My old 90's Apollo will just have to do for now... I will resist going over to the dark side of the force...

    Thanks for the help guys.
  12. Rob, bike shops are dangerous. Not just motorbike, but push bike shops... stay well clear, they will take all your money and all the money you will ever have.

    I don't know how many times I have walked out of that shop thinking 'ohh that was close, that 2 year interest free deal almost got me again'.
  13. I have to bite myself on the hand to stop. My problem is I ride both road bikes, mountainbikes and motorbikes. The line has to be drawn somewhere, so I wobble around on a crappy 400 dollar Colnago from like 1986. Gets me from A to B alright, but sometime you just wish for a bit more. All bike stores are truly evil.
  14. I have the same problem, except having owned a bike shop, I'm used to always having the stuff that has just been released, which has become a problem since i sold the shop. :oops:
  15. I restored a 1949 hand made cecil walker race bike - with 27" wheels. In the end, I replaced the rims with 700mm numbers - tyres were easier and spokes were cheaper (trying to find double butted spokes for 27" wheels was a bit difficult)

    I kept the original 27" Italian rims, of course!

  16. Neil, I chatted with the lady at the bike shop about getting my wheels changed to a more regular size... she said they wouldn't fit the brake calipers and new wheels and tyres are upwards of half the price of a budget road bike... so I figured I wouldn't bother. You must have REAAALLY loved that old bike mate!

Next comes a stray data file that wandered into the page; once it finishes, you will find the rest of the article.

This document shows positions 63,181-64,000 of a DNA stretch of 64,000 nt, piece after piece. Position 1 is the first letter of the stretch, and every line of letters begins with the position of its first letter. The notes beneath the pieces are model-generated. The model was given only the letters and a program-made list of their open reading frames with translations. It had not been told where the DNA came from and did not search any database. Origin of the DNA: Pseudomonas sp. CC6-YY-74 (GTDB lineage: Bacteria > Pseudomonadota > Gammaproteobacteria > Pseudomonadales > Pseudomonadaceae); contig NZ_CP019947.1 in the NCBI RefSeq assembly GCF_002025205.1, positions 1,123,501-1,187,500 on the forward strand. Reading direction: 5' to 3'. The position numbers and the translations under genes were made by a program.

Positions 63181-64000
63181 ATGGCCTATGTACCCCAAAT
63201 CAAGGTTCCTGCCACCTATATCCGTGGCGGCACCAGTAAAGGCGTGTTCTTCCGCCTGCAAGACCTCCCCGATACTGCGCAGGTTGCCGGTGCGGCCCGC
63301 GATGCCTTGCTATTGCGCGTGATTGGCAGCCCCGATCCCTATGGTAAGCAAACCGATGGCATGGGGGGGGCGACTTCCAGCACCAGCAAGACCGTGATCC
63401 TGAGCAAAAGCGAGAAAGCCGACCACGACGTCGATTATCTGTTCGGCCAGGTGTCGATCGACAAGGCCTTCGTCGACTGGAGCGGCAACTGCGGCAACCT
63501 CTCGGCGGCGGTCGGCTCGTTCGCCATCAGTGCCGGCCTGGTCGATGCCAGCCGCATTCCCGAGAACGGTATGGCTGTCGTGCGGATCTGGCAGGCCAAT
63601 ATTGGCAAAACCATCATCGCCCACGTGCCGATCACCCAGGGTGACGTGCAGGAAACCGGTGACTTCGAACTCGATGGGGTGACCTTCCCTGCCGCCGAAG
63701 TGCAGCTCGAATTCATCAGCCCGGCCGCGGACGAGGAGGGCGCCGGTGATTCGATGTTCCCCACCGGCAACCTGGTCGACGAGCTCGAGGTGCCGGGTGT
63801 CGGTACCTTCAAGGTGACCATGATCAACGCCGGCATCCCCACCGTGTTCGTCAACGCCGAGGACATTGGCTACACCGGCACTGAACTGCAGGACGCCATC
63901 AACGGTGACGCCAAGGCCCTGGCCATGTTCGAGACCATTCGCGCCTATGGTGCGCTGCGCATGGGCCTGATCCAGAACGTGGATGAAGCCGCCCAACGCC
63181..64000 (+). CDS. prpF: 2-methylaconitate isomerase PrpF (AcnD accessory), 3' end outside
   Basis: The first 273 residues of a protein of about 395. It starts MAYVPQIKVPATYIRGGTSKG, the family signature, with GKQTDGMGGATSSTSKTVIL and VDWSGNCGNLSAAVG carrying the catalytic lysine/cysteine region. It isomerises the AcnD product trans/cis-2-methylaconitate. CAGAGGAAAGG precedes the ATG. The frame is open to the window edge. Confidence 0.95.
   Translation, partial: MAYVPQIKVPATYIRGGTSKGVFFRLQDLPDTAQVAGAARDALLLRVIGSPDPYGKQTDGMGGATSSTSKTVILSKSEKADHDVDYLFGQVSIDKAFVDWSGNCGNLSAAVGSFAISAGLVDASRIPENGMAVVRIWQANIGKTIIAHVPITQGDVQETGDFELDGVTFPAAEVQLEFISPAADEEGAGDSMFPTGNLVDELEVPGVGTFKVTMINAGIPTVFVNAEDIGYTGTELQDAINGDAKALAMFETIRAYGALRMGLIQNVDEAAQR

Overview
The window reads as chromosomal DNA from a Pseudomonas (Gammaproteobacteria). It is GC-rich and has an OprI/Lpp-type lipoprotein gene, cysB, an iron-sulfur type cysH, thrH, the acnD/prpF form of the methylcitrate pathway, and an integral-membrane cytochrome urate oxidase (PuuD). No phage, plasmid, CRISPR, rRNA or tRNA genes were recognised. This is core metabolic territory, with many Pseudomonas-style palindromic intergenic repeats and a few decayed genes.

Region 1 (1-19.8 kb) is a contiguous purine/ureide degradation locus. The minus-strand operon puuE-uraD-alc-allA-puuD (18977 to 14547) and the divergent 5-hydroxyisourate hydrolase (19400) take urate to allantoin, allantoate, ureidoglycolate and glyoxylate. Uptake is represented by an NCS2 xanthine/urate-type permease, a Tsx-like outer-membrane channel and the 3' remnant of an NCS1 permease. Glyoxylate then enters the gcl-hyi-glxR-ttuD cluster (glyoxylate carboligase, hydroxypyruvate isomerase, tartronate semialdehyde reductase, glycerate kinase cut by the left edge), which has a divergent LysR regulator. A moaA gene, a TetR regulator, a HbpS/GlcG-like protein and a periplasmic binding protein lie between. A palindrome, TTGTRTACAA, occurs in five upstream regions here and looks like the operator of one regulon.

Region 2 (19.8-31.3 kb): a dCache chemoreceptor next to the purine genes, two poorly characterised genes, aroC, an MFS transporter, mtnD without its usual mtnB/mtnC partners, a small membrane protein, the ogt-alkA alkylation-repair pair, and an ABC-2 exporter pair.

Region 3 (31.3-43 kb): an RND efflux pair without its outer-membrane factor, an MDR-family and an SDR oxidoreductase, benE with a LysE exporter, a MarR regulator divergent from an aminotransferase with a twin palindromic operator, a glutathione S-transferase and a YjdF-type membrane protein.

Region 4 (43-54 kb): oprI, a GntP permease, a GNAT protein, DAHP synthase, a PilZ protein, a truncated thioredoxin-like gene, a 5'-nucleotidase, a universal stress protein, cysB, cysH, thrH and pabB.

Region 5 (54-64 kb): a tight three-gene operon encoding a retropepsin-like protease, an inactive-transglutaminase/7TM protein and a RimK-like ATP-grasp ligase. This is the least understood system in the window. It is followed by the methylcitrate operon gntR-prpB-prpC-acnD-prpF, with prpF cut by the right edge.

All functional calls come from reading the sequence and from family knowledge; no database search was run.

17. The brakes can be an issue, but I found there was enough adjustment in them to suit the new rim (although, later I replaced the 1949 bracket with something slightly more substantial and shifted it slightly to suit both 27" and 700mm - the difference between the two is about 7mm).

    Going from memory, spokes cost $72 ($1 each, 36 per wheel), rims were about $150 each (I thought I'd treat the bike, and I could also use them on my other road bike too) and tyres were $30 each...although the bracket only cost $10, so all up, it wasn't a cheap exercise, even though the early rims were in good shape. The original wide flange machined hubs were definite keepers, and bike has some absolutely fantastic 1960's racing gear on it.

    I think I did the restoration because it was just plain fun!


  18. Neil, $150 per rim, plus$72 spokes, plus $60 in tyres... well and truly buys you a decent bike shop MTB. It will buy you two BigW/Kmart/Target equivalents! That's definitely a love job project. Got any pics of the old girl?

    Anywayz, I've put new tubes and rubber on the old faithful, cleaned up the rims a bit and she's now ready for action... the question is, is the rider? :LOL:

    What a difference new tyres makes! :)
  19. Nope, but its colours match my old Jag....Gun-metal grey frame and rims, red highlights and lots of polished alloy...which reminds me, I should take the old Jag out for a spin this weekend (and its easier than getting off my fat butt and using the bike)!

    Good luck!